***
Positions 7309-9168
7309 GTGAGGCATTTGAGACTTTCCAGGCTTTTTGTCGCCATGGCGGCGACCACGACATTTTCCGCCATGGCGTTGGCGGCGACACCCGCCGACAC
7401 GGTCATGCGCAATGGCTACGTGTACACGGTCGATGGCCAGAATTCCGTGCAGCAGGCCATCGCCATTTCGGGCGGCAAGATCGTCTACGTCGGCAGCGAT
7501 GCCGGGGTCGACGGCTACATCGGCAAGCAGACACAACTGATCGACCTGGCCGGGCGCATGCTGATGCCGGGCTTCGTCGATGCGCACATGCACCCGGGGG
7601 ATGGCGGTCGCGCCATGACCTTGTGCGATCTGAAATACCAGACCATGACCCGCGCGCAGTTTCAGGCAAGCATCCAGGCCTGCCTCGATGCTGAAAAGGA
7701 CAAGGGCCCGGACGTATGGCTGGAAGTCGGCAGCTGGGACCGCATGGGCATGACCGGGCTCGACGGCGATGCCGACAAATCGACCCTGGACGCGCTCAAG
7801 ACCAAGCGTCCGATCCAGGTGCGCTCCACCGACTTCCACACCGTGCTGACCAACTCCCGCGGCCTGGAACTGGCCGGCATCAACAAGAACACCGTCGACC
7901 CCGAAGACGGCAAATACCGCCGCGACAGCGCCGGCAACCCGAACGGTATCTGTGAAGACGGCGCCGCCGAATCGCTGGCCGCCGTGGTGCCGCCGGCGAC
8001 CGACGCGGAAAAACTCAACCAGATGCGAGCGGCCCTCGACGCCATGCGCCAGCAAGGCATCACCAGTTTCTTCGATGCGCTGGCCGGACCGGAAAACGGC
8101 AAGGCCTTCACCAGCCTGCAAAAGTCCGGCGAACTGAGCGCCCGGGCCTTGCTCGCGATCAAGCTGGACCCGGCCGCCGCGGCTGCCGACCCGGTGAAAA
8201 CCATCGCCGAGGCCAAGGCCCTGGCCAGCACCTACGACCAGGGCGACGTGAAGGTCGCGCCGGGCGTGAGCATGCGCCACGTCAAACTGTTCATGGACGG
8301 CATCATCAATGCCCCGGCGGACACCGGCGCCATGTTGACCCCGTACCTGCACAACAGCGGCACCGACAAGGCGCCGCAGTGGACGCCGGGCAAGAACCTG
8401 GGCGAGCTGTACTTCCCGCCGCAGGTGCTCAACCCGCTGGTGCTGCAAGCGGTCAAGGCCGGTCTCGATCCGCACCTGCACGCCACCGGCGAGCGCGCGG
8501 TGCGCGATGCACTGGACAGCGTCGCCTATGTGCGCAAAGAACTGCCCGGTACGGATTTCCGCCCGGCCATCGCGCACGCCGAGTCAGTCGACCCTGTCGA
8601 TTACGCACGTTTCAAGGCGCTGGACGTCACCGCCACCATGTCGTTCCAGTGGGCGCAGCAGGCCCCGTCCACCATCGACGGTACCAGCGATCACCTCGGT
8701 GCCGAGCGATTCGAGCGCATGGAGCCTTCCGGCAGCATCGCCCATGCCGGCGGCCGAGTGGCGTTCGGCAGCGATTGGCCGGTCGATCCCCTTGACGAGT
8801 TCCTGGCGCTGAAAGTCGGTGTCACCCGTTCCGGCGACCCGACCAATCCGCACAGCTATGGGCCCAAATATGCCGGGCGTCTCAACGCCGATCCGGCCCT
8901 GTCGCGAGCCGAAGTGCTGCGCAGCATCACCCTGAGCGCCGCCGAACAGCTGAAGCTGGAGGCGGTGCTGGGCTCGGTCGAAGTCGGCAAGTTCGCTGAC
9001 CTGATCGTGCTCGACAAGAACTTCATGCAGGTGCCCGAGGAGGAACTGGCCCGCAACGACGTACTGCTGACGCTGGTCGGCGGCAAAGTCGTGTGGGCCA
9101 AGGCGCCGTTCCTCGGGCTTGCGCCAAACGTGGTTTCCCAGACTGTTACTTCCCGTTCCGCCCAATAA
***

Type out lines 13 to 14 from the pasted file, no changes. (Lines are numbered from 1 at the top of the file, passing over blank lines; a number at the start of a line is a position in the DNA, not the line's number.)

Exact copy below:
8401 GGCGAGCTGTACTTCCCGCCGCAGGTGCTCAACCCGCTGGTGCTGCAAGCGGTCAAGGCCGGTCTCGATCCGCACCTGCACGCCACCGGCGAGCGCGCGG
8501 TGCGCGATGCACTGGACAGCGTCGCCTATGTGCGCAAAGAACTGCCCGGTACGGATTTCCGCCCGGCCATCGCGCACGCCGAGTCAGTCGACCCTGTCGA